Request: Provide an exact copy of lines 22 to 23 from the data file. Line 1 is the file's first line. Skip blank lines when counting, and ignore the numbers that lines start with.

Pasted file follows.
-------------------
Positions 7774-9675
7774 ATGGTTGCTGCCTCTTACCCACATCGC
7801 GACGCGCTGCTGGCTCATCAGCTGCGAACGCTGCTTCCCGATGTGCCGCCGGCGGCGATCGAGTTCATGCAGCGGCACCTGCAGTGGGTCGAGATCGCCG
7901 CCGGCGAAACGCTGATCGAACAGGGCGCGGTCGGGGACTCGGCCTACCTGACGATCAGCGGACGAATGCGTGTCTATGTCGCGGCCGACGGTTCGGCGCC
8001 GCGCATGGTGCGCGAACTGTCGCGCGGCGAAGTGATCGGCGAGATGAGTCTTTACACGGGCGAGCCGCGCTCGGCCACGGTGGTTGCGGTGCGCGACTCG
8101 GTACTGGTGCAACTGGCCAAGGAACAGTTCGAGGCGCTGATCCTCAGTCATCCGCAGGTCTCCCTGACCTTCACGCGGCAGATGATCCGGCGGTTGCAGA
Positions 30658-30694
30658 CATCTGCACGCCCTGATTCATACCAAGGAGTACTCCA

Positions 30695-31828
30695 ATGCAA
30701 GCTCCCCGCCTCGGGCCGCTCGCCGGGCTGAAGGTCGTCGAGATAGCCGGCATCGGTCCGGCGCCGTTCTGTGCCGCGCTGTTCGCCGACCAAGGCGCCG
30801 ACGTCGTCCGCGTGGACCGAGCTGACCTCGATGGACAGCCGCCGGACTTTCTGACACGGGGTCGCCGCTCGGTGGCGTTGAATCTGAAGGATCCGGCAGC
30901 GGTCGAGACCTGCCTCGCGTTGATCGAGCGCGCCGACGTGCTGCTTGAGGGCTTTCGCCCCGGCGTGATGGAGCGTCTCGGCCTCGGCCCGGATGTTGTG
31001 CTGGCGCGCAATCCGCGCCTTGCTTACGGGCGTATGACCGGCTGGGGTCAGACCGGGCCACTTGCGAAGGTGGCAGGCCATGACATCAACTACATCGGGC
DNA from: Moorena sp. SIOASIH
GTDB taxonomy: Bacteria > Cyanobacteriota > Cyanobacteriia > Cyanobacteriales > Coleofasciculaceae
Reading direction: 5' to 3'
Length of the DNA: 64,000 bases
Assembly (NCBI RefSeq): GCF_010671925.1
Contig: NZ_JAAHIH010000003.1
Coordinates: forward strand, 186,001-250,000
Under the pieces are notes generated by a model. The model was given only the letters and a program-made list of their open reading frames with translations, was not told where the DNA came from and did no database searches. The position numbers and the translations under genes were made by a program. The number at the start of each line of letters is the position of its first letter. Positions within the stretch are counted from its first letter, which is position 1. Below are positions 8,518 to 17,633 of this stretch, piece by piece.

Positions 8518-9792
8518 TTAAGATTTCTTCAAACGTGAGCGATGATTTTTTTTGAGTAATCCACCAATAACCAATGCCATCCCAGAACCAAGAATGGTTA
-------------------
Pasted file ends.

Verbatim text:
Under the pieces are notes generated by a model. The model was given only the letters and a program-made list of their open reading frames with translations, was not told where the DNA came from and did no database searches. The position numbers and the translations under genes were made by a program. The number at the start of each line of letters is the position of its first letter. Positions within the stretch are counted from its first letter, which is position 1. Below are positions 8,518 to 17,633 of this stretch, piece by piece.

Positions 8518-9792